PS: Comic strip courtesy -

Friday, April 10, 2009

Don't Grow Up...!

Discovered another lovely post! [Been doing a bit of blog-hopping, today being a Friday and all that.] I love anything that urges me to to go back to being a child again. I can relate to it soooo much! Actually, anyone who reads Wodehouse will think nothing of being a goofy 'adult'!

============= (Excerpts from Mith's post...)

I've highlighted everything that I have generally indulged in. Good score, eh? Must try the rest very soon and perhaps extend the list further...with the aid of my own imagination! Heard me, Nimmy? And, hey, ideas from you - dear blog-friends - are more than welcome!


When was the last time you -
  • Sang into a hairbrush at the top of your voice in front of the mirror?

  • Jumped into a puddle and didn't care about the state of your clothes?

  • Finished your ice cream in 2 minutes flat and looked around to see if someone would share theirs with you?

  • Played your favourite song as loud as possible, over and over again?

  • Walked barefoot on wet grass?

  • Got excited at the prospect of going to the zoo/beach/park/anywhere?

  • Played a game where you made up the rules as you went along?

  • Made up a secret language for just you and a friend?

  • Found a pretty stone and kept it?

  • Laughed your head off for no particular reason?

  • Painted with your fingers?

  • Gave yourself a lame nick name? (Nimmy: Thanks to Zeph for this! :-))

  • Found no money in your wallet and didn't care?
Just when did you grow up?

Life is not a Race...!

I first came across this poem in a comment that someone had left on some other blog. Needless to say, it was extremely inspiring and thought-provoking. I then bumped into it again somewhere else...perhaps an email forward. Found it again this morning. And I like the way this blogger has compiled it with some beautiful pictures in between. Shall bookmark here. Especially good to read on a Friday...! ;-)

Wednesday, April 08, 2009

The Bird and the Frog

A very beautiful cage
That promises to protect
Aah, but it feeds on fear and age
The bird inside leads another life. Almost dead
It has all the colours and the feathers to fly
But the wings are anything but spread
The bird sings but a karaoke
The frog laughs with the orchestra
For he [the frog] has the cage's key
He jumps and hops from the rocks
And dives straight into the running water
He cannot sing but he, quite determinedly, croaks

Tuesday, April 07, 2009

Rules and Rebels....

We start something and learn from it. We get better. We practice. We work on making it sustainable. We're happy with what we've accomplished. So we make rules. We develop guidelines. We create frameworks. We settle for a predictable process. We measure. We analyze. We improve again. Someday, the process becomes a mundane habit for many of those at the heart of it all. It has reached its maturity. Then, all of a sudden, the surroundings change...the people change, their needs change. But what do we discover? All this while, there was a set of people that was never really comfortable...and hadn't adopted the process in reality. They're still complaining. They're still resisting the change. And then, on the other hand, there is a new set of people who want to get rid of the old and start their own thing or at least change the existing set of rules in preparation for a new 'world'. Society swings between these two sets of people. Always. Between the old and the new. Be it organizations, be it generations, be it technology, be it it emotions! Will these two sets of people ever come together and be forced to speak in a common language? Perceptions are different...experiences are different...and the stakes are different. Where is the room for commonality? Well, we need to start somewhere if we want to avoid the about starting with genuine conversations and tolerance?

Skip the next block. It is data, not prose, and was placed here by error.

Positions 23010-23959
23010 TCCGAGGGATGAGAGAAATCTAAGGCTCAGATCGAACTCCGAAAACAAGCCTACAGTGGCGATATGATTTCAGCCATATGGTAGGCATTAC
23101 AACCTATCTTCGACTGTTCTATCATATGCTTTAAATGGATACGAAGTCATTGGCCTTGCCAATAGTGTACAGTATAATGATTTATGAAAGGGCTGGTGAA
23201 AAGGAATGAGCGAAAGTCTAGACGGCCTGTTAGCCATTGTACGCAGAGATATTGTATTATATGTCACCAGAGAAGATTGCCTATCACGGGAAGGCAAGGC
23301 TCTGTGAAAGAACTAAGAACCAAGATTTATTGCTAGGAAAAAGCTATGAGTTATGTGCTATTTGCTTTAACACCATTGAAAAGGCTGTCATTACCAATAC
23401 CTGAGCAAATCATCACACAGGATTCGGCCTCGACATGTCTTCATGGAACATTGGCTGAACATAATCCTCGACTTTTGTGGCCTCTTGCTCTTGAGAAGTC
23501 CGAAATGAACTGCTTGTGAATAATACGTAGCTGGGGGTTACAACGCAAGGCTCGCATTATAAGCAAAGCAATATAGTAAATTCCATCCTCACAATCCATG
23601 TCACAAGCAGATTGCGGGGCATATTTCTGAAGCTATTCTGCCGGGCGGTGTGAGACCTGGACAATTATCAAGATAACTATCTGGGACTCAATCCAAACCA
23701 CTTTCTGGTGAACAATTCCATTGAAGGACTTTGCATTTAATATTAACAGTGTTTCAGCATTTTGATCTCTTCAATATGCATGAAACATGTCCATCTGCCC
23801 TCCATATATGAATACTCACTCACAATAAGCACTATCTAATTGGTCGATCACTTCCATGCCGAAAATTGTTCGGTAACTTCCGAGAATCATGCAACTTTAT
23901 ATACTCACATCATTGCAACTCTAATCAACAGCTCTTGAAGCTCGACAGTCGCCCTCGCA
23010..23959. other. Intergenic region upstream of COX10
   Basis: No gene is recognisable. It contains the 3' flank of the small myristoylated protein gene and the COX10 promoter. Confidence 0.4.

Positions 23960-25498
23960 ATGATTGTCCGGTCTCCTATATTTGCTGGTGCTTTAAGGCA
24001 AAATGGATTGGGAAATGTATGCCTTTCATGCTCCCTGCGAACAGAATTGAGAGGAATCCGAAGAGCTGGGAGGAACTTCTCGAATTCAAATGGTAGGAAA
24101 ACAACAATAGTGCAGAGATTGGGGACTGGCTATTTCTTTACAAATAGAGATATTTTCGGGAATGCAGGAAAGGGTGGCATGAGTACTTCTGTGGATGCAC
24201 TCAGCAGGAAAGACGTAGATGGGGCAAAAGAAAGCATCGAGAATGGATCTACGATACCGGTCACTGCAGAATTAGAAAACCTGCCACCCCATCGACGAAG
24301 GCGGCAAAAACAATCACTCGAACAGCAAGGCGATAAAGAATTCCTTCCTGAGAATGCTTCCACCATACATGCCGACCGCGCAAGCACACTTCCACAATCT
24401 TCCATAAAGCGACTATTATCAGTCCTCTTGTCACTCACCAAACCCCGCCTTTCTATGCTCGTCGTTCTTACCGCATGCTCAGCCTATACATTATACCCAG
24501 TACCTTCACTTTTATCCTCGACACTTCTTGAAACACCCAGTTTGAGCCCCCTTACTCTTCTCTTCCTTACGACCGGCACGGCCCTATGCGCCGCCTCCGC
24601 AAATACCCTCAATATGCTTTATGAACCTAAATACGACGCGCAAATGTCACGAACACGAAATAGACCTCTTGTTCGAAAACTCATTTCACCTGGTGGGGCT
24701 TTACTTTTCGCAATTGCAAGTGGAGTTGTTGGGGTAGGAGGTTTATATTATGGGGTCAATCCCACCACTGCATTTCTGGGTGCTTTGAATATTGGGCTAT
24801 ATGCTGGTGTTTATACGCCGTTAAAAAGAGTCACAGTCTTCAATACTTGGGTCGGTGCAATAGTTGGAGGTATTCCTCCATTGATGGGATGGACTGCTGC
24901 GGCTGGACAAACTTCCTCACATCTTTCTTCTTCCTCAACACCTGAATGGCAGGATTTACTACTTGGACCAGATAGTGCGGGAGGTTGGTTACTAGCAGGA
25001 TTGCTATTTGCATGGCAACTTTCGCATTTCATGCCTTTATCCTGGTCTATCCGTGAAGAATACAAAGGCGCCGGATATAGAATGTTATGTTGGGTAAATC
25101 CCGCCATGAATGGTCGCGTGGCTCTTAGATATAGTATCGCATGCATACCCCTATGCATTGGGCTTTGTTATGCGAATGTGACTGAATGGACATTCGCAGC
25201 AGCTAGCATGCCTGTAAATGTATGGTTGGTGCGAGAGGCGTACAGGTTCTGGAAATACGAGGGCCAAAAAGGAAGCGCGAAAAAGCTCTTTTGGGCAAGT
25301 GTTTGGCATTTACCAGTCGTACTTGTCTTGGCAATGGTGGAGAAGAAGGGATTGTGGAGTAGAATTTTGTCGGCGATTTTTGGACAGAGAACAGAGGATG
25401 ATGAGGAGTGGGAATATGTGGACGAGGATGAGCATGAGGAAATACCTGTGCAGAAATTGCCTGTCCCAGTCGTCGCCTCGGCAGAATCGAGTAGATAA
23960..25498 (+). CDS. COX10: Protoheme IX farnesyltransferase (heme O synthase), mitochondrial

Wednesday, April 01, 2009

On the Dock

Hmm! A HBR blog post that seems to be totally against document repositories! Not so fair, in my opinion. I, of course, left my thoughts on the blog and will make a note of it here as well as is my habit. [ Reminds me of this old post/conversation on repositories.]


Interesting post! But a harsh conclusion! Right from the time I have been engaged in building repositories for knowledge sharing, I've heard people talk about the possibility of repository-users compromising on originality. I think there has always been a tug-of-war between reuse and innovation.

Organizations end up pushing people to deliver faster while doing better and most people choose to make it faster at the cost of quality just to temporarily silence the managers breathing down their neck. At the end of the day, I think a lot depends on the individual's style of working. Some people are subjected to the NIH syndrome and will not reuse anything whatsoever even if it is thrust down their throats while there are others who will blindly reuse anything and everything that is even remotely related to their work.

KM's job is to provide the repository, ensure that good content gets into it and also usher in a culture that involves introspection before the decision on whether the situation calls for reuse or originality or a mix of the two. In most cases, I'd imagine it ought to be a combination!

Shutting down corporate document management systems is akin to shutting down libraries, even otherwise. It seriously can give us food for thought. Different from giving us the thoughts themselves. And many a time, I discover a document and that is how I come to even know that there is such a person (the author) whom I can contact for further conversations! Consider another case - Innovation is often described as a new way of connecting 'old' information. When I discover many documents written to satisfy the same requirement (by many people) I may end up seeing them as different dots that need to be connected....I could possibly connect them in a novel way - perhaps combine [mash-up] all the material to create something quite new.

But there definitely are situations that call for abandoning the past and starting with a clean slate. The individual/team working under such a circumstance should realize it and know when not to recook knowledge. Human intelligence and decision making must intervene and take over the rules and old habits.